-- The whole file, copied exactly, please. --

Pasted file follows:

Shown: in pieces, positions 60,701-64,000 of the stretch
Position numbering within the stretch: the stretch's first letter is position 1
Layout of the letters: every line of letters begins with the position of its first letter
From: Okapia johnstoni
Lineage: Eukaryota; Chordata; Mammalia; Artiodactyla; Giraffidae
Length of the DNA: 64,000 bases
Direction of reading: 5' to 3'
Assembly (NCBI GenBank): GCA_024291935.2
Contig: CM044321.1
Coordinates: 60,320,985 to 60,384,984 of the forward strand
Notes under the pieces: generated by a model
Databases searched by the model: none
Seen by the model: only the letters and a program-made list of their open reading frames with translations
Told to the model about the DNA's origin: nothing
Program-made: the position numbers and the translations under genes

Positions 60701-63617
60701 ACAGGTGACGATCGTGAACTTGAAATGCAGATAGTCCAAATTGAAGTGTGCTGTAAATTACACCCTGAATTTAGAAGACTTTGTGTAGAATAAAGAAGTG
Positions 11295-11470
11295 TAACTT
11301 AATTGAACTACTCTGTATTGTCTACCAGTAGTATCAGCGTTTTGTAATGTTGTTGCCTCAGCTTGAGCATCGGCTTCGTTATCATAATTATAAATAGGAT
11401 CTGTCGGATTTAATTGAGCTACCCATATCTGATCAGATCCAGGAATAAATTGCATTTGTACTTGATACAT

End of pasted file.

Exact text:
Shown: in pieces, positions 60,701-64,000 of the stretch
Position numbering within the stretch: the stretch's first letter is position 1
Layout of the letters: every line of letters begins with the position of its first letter
From: Okapia johnstoni
Lineage: Eukaryota; Chordata; Mammalia; Artiodactyla; Giraffidae
Length of the DNA: 64,000 bases
Direction of reading: 5' to 3'
Assembly (NCBI GenBank): GCA_024291935.2
Contig: CM044321.1
Coordinates: 60,320,985 to 60,384,984 of the forward strand
Notes under the pieces: generated by a model
Databases searched by the model: none
Seen by the model: only the letters and a program-made list of their open reading frames with translations
Told to the model about the DNA's origin: nothing
Program-made: the position numbers and the translations under genes

Positions 60701-63617
60701 ACAGGTGACGATCGTGAACTTGAAATGCAGATAGTCCAAATTGAAGTGTGCTGTAAATTACACCCTGAATTTAGAAGACTTTGTGTAGAATAAAGAAGTG
Positions 11295-11470
11295 TAACTT
11301 AATTGAACTACTCTGTATTGTCTACCAGTAGTATCAGCGTTTTGTAATGTTGTTGCCTCAGCTTGAGCATCGGCTTCGTTATCATAATTATAAATAGGAT
11401 CTGTCGGATTTAATTGAGCTACCCATATCTGATCAGATCCAGGAATAAATTGCATTTGTACTTGATACAT